According to Jay Johnson, chairman and CEO of Gulfstream parent company General Dynamics, the Gulfstream G650 and G250 test programs are proceeding on track: “Significantly, both aircraft are performing in test exactly as predicted.” The super-midsize G250 and wide-cabin G650 are expected to be certified next year, and G250 deliveries will start “in 2011.” Johnson said Gulfstream plans to deliver 17 G650s in 2012 and 33 each in 2013 and
Aviation International News » October 2010
Heavy-lift helicopters from private contractors and the military are continuing to play a critical role in restoring the Gulf of Mexico’s ecosystem in the wake of the BP oil spill. Last month, Columbia Helicopters flew a pair of Boeing Vertol 107-IIs equipped with brush grapples to remove sections of hard and soft boom that had been placed to protect estuaries from encroaching oil.
“Elevated used inventory, attractive used pricing and macro uncertainty continue to hold down demand for new business jets,” JPMorgan Equity Research said in its latest business jet monthly report.
Quiet Technology Aerospace (QTA) has the most Gulfstream II/III hush kits installed, with more than 75 done so far. The Opa-Locka, Fla., company’s Stage III hush kit can be installed by a maintenance center of the customer’s choice and takes 10 days or less, according to director of engineering Martin Gardner.
Hubbard Aviation Technologies has made a major commitment to its Stage III-certified QS3 hush-kit program for the Gulfstream II/II-SP/IIB/III. The program was originally launched by Stage III Technologies, which received an FAA supplemental type certificate (STC) in December 2003 for the modification but went out of business in February 2008.
Among turbofan manufacturers, Williams International remains tops with AIN readers for the support it provides to operators. Rolls-Royce, combined into one listing this year for the first time instead of being separated into R-R and R-R Deutschland, takes second place and, by barely a gnat’s whisker, bumps Pratt & Whitney Canada to third place.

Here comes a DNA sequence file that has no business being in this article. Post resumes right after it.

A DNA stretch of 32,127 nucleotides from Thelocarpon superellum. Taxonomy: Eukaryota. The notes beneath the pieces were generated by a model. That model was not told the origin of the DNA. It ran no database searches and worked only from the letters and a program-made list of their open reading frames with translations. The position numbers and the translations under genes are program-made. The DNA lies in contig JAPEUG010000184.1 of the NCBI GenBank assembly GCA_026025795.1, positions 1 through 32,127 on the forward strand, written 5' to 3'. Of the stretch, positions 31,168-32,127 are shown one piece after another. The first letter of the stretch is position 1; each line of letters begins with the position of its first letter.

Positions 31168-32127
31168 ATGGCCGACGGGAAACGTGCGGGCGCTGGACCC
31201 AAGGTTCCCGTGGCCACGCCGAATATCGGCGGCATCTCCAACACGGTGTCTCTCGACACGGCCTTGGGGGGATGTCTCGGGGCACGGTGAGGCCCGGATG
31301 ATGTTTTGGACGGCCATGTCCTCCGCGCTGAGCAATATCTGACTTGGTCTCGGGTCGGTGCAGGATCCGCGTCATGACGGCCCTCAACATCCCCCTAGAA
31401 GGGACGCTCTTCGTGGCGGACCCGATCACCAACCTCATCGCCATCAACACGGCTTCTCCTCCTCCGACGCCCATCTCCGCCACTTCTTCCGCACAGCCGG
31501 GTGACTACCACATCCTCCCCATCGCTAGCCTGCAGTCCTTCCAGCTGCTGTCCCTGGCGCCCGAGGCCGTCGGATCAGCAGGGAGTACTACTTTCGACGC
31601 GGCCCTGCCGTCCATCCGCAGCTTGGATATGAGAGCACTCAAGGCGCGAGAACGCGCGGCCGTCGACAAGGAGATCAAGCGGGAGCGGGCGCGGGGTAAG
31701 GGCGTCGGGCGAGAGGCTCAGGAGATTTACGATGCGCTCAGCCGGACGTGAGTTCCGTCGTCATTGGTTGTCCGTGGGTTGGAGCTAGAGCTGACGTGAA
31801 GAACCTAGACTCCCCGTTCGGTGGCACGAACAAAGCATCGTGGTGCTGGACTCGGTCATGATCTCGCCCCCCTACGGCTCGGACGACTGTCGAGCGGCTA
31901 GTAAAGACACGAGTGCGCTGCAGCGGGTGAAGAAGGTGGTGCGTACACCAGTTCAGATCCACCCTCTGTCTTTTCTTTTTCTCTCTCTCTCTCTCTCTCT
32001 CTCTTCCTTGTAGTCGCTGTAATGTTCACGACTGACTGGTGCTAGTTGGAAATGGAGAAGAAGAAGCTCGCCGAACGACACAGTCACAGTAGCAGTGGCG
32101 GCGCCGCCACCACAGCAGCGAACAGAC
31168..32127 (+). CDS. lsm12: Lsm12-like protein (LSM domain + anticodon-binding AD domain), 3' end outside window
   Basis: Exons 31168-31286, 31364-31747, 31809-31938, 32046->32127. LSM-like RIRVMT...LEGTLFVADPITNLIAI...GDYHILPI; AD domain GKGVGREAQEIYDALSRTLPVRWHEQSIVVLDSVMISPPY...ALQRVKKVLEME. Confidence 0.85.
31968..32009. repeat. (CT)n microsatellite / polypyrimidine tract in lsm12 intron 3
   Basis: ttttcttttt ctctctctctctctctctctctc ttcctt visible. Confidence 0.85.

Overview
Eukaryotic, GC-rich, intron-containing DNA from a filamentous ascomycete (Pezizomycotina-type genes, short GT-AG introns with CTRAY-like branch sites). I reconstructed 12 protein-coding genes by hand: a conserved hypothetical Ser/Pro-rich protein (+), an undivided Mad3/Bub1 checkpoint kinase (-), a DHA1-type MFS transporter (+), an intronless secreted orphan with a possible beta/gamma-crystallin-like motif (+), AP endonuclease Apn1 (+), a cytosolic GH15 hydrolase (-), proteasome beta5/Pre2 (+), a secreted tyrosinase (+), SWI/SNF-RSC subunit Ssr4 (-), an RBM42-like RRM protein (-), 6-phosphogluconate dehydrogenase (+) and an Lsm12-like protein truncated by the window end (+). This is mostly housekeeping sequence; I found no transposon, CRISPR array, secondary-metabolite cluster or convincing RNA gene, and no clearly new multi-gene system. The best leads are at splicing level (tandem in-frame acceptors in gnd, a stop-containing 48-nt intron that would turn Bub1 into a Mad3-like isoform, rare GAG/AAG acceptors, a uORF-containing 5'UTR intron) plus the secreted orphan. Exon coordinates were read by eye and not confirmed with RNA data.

Since buying the assets of bankrupt Eclipse Aviation last year, Eclipse Aerospace has resumed all the modification programs necessary to bring the EA500 very light jet to its latest airframe and avionics configurations and launched campaigns to fix continuing problems. The most recent is a windshield modification that helps dissipate precipitation static.
Fifty-eight percent of Cessna Aircraft’s union workers voted to reject a contract offer by the Wichita-based OEM but ended up returning to work rather than hit the picket line.
The Sikorsky X2 technology demonstrator last month unofficially set a new speed record for rotorcraft, as it reached 250 ktas at the company’s development flight center in West Palm Beach, Fla. The aircraft, which features contra-rotating coaxial main rotors and a pusher propeller, took off at 7 a.m. for its 17th flight, which lasted 1.1 hours. At the controls was chief test pilot Kevin Bredenbeck.
Lufthansa Bombardier Aviation Services (LBAS) opened a new line maintenance station at Riga International Airport in partnership with Latvian partner Baltic Business Aviation Center and its FBO Riga subsidiary. The facility, which has been approved to EASA Part 145 standards, offers support for Bombardier business jets, including the Learjet 40, 45 and 60, the Challenger 601, 604 and 605, and the Global 5000 and Global Express XRS.